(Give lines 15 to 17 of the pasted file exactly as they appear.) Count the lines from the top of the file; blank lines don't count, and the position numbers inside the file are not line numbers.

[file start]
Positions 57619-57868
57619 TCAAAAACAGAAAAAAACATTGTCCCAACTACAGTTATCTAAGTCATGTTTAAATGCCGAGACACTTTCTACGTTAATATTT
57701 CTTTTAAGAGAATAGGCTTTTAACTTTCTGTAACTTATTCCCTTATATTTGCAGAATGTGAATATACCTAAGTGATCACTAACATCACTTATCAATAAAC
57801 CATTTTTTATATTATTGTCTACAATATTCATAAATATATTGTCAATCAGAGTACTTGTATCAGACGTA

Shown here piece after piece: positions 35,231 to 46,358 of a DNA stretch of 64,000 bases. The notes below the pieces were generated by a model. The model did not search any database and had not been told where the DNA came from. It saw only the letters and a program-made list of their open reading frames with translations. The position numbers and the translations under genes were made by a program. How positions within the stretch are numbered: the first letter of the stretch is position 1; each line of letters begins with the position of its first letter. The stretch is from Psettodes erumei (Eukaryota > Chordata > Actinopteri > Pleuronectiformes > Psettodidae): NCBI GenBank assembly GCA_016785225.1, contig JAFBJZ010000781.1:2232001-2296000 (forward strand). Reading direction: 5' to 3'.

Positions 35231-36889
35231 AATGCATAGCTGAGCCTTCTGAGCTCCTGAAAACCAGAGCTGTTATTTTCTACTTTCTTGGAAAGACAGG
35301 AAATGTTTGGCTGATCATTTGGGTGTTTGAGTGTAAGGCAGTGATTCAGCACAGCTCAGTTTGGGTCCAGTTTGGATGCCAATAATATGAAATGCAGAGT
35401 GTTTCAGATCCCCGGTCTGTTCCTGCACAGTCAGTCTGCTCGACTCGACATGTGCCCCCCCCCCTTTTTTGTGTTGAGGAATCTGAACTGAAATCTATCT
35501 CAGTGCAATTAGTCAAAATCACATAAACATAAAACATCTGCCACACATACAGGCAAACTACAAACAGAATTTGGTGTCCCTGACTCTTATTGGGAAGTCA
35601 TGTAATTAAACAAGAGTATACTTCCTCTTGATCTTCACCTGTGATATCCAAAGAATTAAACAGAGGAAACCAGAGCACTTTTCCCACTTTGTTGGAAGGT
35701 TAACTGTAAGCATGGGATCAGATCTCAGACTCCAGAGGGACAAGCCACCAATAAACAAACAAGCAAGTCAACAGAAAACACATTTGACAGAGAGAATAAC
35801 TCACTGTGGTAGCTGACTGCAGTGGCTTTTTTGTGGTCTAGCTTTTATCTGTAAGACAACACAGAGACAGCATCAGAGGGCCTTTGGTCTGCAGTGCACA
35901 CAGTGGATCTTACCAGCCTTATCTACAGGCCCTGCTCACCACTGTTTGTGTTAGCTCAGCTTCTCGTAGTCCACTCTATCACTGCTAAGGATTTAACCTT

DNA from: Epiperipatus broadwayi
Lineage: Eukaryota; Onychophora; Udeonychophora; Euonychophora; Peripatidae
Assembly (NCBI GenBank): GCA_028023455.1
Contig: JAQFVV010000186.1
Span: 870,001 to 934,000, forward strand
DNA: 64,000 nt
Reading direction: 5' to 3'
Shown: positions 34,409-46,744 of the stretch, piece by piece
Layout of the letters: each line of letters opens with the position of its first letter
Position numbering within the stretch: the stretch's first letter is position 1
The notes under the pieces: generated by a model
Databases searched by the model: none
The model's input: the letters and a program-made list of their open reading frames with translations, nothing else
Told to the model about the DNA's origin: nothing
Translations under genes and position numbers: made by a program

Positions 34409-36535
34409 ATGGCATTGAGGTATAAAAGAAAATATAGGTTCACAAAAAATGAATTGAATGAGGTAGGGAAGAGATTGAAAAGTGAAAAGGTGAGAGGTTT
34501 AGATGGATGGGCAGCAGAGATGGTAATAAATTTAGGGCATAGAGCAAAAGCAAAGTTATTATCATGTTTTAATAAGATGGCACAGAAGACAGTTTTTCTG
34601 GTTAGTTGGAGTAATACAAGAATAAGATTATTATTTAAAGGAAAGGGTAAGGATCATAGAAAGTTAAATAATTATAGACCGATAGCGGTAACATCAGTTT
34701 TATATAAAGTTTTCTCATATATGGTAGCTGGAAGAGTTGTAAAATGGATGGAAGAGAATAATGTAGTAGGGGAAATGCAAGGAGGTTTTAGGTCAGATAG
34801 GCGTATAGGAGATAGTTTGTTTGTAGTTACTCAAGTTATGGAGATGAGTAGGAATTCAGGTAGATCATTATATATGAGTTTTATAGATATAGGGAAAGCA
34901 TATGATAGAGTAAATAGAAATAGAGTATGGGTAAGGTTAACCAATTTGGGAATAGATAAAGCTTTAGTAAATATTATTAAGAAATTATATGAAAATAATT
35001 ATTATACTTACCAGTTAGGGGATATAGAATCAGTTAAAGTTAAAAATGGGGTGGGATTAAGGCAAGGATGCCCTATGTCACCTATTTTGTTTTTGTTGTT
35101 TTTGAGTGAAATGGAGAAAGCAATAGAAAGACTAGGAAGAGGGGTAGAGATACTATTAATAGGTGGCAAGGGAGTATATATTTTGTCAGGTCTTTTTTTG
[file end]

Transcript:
DNA from: Epiperipatus broadwayi
Lineage: Eukaryota; Onychophora; Udeonychophora; Euonychophora; Peripatidae
Assembly (NCBI GenBank): GCA_028023455.1